My personal paternal ancestry in NM is traced to a man named Cristobal de Torres who was born about 1668. I cannot trace beyond him but keep in mind that New Mexico, at that time-frame had a small number of settlers so the genetic gene pool was small. The Y-DNA of Cristobal is confirmed as I have many other Torres Y-DNA matches that also trace to Cristobal from collateral lines.
I published an article in the New Mexico Genealogist Journal, Vol. 55, No. 1 (March 2016) on the Y-DNA of Cristobal de Torres. Click on the link below to view the article and read the details for the Y-DNA validation of Cristobal. In the article, I list some of the surnames I match including Griego. There are three men with the Griego name matching me, however, these three men can’t be traced beyond the early 1700s so I am not sure if they truly trace to Juan Griego, an Oñate period settler.
Click the link below to read the Torres Y-DNA Article. This article is for personal use and information only. It is copyright of the author and NMGS and cannot be reprinted/republished in any form.It may NOT be uploaded to a personal website, Facebook, etc. The link to this page MAY be shared on a personal website, Facebook, etc.: Torrez article 2016 March New Mexico Genealogist
The progenitor for the Griego surname is a man named Juan Griego. Origins of New Mexico Families by Fr. Angelico Chavez indicates that Juan “answered the Onate muster-roll at Casco in 1597, declaring that he was a native of the City of Candia in Greece, the son of Lazaro Griego.“ Juan is the only settler listed as having come to the New Mexico region directly from Greece. Now, one may ask….could other Spanish settlers with Greek origins have lived in Spain and come over having merely been identified as Spanish? I believe the answer is yes but I am not a world historian so I can’t reference any real timelines of Greek migrations. However, I theorize that there may be a paternal connection between Cristobal de Torres and the Juan Griego.
My theory is based on several points.
- The paternal ancestry for Cristobal de Torres can’t be traced beyond him.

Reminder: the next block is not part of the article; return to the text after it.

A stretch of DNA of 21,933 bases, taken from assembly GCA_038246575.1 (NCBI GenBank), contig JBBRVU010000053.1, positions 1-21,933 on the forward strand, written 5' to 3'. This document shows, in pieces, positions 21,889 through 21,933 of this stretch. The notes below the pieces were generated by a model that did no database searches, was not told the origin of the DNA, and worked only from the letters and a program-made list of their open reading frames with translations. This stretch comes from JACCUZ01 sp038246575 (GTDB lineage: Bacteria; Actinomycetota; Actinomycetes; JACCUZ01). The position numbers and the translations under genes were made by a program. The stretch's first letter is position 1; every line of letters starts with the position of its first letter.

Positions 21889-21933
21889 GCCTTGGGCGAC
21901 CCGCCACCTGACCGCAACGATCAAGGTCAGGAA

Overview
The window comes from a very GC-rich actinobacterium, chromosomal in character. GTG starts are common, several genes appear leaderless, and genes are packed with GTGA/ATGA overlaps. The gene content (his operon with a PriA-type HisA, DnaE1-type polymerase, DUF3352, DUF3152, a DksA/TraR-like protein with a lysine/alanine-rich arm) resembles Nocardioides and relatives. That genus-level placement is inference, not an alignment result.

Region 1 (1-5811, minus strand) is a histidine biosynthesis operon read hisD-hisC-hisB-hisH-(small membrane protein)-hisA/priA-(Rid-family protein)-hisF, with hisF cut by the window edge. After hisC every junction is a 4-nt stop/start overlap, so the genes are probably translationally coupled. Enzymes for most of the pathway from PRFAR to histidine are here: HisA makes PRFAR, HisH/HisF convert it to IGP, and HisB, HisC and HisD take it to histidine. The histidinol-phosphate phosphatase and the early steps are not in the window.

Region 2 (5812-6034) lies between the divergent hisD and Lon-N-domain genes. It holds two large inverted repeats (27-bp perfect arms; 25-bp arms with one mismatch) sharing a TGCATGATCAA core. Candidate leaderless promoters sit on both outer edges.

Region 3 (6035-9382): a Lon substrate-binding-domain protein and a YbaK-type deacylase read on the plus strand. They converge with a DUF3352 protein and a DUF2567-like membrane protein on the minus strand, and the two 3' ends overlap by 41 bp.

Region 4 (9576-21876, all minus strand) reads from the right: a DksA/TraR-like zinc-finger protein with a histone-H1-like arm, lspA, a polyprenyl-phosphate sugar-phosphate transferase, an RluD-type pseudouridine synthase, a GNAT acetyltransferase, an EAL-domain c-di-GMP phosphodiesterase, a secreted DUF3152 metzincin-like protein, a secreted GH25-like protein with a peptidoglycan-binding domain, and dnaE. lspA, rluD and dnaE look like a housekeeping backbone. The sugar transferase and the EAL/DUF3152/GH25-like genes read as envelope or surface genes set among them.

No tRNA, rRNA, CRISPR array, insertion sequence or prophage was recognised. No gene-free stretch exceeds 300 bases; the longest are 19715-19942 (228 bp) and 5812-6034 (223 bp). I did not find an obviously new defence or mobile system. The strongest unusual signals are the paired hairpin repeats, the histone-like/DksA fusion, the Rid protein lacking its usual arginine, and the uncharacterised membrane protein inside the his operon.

- I am matching three Griego men. The downside to the Griego matches is that their genealogies can’t be validated beyond the early 1700s.
- My Big Y-DNA matches have confirmed my paternal Haplogroup as I-A7134 (rare one among Iberia, current day Spain) as well as confirming my paternal origin as Greece. My Big Y results have proven a good match to Ioannis C. Antonopoulos of Greece. Ioannis has paternal ancestors who lived in Messinia in the southwest Peloponnese peninsula, Greece.
Since Cristobal de Torres’ Y-DNA is a dead end but the Big Y is indicating that I have a Greek origin, I am reaching out to Griego males interested in testing their Y-DNA. We need males who can trace their paternal Griego origin as far back as possible. I hope there are some that are traceable with documentation back to Juan Griego, the progenitor of the Griego surname.
I am only interested in males with the Griego surname who can test Y-DNA. Females do not qualify but if they have a male Griego relative…..that relative qualifies.
As Ioannis C. Antonopoulos and I worked out some details of our match, I suggested that he write about our match and possible genealogical connection via Juan Griego. His write up was published in the December 2017 edition of the New Mexico Genealogist December 2017: Vol. 56, No. 4. The article can be purchased from NMGS at https://www.nmgs.org/journal
Miguel A. Tórrez
NMGS DNA Project admin